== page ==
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New publications:

Biomedicine in the Twentieth Century: Practices, Policies, and Politics, edited by Caroline Hannaway. A book presenting new scholarship on the history of the NIH and the history of biomedicine, and honoring the career and accomplishments of the Office’s founding director, Dr. Victoria A. Harden.

Cancer in the Twentieth Century, (Johns Hopkins University Press, 2008), edited by David Cantor, Ph.D., Deputy Director, Office of NIH History.

On both sides of the Atlantic, cancer control programs emerged in the early twentieth century; most were focused on early detection and treatment. Yet, those initiatives took very different forms in different countries. Focusing on the United States and Britain, this volume features works on subjects such as the portrayal of cancer in the movies, feminist surgeons, risk factors for breast cancer, and the emergence of clinical trials.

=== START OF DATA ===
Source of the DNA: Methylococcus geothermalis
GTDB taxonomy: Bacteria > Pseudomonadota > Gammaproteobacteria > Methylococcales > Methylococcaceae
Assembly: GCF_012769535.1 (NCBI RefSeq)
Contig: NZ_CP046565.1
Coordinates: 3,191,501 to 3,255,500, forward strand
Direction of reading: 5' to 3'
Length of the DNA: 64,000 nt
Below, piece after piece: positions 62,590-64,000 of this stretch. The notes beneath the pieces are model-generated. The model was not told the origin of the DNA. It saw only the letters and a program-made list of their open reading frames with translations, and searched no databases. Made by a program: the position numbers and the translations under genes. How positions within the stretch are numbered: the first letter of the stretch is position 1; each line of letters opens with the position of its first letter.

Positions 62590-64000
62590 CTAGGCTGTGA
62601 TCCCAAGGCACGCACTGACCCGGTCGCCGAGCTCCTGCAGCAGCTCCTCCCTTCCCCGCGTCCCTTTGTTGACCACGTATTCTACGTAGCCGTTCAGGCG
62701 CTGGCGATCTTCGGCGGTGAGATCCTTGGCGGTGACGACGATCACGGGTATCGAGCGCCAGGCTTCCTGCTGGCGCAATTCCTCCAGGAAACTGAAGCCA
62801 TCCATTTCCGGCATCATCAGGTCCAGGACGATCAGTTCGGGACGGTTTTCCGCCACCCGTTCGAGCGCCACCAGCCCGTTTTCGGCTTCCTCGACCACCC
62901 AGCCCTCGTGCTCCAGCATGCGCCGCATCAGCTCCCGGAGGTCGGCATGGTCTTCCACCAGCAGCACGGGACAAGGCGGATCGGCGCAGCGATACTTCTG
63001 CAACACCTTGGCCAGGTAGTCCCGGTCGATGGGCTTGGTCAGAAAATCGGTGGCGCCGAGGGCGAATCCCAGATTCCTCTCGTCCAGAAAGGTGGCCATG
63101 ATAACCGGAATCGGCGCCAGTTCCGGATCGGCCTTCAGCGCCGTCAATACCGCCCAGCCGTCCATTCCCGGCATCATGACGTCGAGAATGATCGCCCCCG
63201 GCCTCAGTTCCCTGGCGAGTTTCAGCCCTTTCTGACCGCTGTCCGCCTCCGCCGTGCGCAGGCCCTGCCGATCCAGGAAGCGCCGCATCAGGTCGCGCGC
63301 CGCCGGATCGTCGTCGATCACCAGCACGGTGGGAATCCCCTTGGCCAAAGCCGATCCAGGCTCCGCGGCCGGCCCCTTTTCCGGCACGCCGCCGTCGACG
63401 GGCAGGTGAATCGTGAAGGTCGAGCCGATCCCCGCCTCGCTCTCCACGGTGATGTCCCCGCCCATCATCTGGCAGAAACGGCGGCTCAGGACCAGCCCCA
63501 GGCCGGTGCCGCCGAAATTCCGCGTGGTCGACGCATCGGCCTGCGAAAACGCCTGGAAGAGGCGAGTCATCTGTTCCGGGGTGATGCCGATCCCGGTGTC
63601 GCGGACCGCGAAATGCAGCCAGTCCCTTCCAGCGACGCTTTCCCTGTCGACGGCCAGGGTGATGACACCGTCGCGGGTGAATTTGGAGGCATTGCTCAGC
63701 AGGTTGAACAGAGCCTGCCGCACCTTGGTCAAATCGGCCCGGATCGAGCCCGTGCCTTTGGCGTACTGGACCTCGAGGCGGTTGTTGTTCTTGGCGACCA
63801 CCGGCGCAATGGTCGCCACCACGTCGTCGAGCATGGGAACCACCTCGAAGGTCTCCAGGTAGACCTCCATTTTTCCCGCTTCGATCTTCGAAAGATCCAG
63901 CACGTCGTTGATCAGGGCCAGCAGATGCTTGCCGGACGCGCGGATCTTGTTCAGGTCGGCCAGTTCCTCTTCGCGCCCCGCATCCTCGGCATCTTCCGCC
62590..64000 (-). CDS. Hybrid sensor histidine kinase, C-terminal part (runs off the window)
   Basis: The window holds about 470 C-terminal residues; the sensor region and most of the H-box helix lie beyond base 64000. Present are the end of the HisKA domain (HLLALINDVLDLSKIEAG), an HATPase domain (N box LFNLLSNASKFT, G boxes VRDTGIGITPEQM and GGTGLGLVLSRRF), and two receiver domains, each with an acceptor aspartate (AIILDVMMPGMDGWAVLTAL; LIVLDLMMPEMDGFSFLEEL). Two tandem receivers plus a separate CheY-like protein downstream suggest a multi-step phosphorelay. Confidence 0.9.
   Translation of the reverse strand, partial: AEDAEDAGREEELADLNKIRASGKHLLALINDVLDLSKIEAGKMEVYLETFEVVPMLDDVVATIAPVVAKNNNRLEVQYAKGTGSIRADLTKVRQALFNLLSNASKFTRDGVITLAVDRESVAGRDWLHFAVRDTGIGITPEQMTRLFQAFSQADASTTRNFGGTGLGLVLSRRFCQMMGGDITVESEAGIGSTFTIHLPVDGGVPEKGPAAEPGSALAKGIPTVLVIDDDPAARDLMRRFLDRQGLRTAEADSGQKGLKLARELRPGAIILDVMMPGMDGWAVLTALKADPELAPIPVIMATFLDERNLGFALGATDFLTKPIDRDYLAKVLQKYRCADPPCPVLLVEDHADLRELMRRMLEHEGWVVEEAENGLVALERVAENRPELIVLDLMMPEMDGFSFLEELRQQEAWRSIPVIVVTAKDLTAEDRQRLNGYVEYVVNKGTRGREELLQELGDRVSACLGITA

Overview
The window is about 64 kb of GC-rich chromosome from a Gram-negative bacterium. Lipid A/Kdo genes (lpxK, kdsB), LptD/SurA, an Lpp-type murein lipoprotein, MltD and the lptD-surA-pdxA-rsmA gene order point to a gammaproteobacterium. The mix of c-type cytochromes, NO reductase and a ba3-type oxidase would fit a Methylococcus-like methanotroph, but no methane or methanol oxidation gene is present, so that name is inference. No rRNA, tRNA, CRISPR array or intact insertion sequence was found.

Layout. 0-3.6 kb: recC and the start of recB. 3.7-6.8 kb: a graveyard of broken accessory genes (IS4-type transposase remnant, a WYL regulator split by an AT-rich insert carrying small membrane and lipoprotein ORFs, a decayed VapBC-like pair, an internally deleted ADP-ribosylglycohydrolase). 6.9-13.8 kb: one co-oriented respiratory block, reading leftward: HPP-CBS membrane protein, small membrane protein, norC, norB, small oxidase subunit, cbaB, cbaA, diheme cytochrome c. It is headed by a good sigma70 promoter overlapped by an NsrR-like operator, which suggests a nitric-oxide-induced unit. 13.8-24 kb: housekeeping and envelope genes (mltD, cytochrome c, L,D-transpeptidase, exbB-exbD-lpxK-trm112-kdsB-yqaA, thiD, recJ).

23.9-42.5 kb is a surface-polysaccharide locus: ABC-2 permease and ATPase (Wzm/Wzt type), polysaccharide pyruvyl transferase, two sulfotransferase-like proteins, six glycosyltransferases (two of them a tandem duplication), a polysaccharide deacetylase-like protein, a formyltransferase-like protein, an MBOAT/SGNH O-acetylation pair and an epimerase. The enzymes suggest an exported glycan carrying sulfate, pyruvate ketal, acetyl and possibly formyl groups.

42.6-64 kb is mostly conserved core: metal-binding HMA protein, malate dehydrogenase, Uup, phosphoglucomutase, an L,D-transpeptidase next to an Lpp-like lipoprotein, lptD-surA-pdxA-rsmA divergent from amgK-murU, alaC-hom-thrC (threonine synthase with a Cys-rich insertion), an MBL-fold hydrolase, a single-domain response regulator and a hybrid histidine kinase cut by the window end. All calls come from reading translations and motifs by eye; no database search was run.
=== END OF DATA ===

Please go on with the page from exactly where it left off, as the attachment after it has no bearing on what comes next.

A Life Worth Living: A Doctor’s Reflections on Illness in a High-tech Era (New York: Farrar, Straus & Giroux, 2008), Robert Martensen, M.D., Ph.D., Director, Office of NIH History.

Intended for general readers confronting tough questions about how to navigate serious illness, this book of eight linked tales draws on Martensen’s experiences of caring for approximately 75,000 patients as an emergency physician.


Office of NIH History Highlights
Biomedical Research History Interest Group

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